Architect: unknown. Architect renovation: Elias Bouwman (1636-1686)
Commissioned by: Jan Janz Carel / Renovation: David Emanuel de Pinto
Year of construction: 1602 / Renovated: 1686
The De Pinto Family
The Portuguese-Jewish De Pinto family came to the trading centre Amsterdam in 1646 from Antwerp via Rotterdam. They purchased a large mansion just outside the then poor Jewish neighbourhood. Elias Bouwman, who had built the Portuguese Synagogue a few years earlier, carried out drastic renovations in 1686.
The Pinto House on the Antoniebreestraat, now a public library, 1998. Photo: City Archive Amsterdam
Economist and philosopher
The Portuguese-Jewish De Pinto family came to the trading centre Amsterdam in 1646 from Antwerp via Rotterdam. They purchased a large mansion just outside the then poor Jewish neighbourhood. The most well-known occupant of these premises, Isaäc de Pinto (1717-1787), was the chief administrator of both the East and the West Indies Company. He also advised governments on economic affairs. He was the first to emphasise the importance of circulating funds for the economy and that national wealth did not result from agriculture alone. De Pinto educated himself in philosophy and disputed Voltaire because of his supposed anti-Semitism. De Pinto met with financial difficulties and sold the house in 1758.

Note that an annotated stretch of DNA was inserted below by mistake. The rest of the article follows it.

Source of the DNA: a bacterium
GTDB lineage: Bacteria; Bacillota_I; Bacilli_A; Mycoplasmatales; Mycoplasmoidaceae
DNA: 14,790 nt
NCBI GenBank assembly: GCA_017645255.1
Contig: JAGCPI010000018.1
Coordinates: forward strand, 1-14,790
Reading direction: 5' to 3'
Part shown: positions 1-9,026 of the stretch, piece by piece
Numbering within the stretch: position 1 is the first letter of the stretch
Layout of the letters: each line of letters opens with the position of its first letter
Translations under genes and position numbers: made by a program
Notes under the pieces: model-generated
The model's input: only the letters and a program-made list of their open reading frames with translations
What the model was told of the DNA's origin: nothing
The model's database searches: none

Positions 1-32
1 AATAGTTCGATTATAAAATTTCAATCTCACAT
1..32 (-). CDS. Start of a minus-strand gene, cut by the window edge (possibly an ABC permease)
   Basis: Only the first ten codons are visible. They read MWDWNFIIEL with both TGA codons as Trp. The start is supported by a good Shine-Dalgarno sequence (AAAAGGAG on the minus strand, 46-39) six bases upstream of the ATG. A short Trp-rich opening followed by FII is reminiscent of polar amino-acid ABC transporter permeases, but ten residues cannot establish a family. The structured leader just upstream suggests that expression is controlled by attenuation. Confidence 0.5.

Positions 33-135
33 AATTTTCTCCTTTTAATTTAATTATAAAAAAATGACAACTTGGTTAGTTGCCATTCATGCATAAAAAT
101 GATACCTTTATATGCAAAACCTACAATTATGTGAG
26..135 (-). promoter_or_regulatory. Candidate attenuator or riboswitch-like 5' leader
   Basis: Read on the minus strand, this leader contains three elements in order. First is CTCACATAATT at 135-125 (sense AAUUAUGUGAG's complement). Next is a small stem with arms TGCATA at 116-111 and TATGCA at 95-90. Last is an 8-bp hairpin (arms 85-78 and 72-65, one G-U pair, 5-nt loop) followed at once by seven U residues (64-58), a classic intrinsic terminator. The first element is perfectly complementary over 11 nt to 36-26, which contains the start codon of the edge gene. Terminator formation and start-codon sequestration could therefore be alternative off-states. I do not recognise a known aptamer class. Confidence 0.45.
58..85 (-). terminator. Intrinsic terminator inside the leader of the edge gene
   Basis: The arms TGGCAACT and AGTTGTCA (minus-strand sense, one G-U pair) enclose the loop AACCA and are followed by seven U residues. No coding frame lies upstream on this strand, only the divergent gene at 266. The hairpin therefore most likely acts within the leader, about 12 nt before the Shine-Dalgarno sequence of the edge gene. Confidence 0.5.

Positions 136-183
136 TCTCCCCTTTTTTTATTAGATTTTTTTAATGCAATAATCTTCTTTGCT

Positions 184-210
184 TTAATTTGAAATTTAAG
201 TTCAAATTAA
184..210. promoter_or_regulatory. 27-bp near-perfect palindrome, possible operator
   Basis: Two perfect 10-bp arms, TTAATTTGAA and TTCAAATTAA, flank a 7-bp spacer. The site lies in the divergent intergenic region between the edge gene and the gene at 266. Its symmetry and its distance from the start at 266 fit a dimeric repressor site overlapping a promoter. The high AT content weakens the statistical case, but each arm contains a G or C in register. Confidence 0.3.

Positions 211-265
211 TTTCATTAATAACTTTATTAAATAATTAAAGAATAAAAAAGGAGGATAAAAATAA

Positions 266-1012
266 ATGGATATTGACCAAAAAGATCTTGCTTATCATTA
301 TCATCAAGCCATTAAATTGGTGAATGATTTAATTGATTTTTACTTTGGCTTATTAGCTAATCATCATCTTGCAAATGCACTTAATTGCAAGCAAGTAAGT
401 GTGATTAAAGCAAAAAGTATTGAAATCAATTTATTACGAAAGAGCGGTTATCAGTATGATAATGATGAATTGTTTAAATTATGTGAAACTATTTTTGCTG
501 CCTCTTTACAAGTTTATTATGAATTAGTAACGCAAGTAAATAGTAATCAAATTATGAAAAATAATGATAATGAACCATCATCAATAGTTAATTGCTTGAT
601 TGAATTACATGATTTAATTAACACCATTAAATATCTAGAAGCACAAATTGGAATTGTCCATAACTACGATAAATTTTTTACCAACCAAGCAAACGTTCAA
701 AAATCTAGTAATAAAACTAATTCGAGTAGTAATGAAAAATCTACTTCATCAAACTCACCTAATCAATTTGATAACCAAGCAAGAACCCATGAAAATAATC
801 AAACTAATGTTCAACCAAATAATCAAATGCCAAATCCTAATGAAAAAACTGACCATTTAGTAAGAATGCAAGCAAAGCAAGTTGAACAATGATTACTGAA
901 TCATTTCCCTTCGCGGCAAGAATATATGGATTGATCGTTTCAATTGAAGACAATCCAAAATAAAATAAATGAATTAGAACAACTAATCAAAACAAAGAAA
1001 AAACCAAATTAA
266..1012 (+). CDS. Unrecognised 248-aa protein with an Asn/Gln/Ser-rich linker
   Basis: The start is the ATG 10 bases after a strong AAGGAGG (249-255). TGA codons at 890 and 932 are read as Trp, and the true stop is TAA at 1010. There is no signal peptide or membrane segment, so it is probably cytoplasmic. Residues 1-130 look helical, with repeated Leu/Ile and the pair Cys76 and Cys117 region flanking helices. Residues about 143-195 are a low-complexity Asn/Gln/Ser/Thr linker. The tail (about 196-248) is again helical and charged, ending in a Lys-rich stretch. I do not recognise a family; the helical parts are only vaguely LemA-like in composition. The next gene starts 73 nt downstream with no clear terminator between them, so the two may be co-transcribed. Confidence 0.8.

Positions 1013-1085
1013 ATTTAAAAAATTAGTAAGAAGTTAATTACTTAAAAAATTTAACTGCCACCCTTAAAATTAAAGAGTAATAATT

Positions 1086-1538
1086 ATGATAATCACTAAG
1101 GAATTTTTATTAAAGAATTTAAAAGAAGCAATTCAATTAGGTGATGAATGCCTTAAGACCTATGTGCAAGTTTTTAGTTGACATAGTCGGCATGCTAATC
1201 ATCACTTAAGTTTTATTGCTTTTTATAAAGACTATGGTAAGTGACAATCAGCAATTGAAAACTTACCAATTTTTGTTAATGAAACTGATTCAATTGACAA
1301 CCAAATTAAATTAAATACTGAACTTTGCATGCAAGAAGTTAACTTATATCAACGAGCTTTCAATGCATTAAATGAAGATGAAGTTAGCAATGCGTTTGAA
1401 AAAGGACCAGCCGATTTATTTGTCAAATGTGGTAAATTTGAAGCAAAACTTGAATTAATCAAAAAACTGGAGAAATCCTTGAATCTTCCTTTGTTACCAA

The Pinto House surrounded by an urban renewal project, 1973. Photo: City Archive Amsterdam
In the 1950s, the municipal council decided in favour of an underground and a four-lane road straight through the neighbourhood. The buildings around the Pintohuis (house) were demolished. There were protest groups against the threatening demolition of this historical monument. The municipality agreed to spare the building in 1973. The Pintohuis was restored in 1975 and the building lines were restored with new housing units after the underground was constructed.
Public reading room in chamber of the Pinto House, 1998. Photo: City Archive Amsterdam
The building has been in use as Public Library since 1975. Both the construction phase of 1602 by Jan Janszoon Carel as well as that of De Pinto from 1686 are clearly visible in the interior. The original ceiling paintings can be admired during opening hours. The initials IP, of Isaäc de Pinto, can be seen in the wrought iron trelliswork in front of the windows.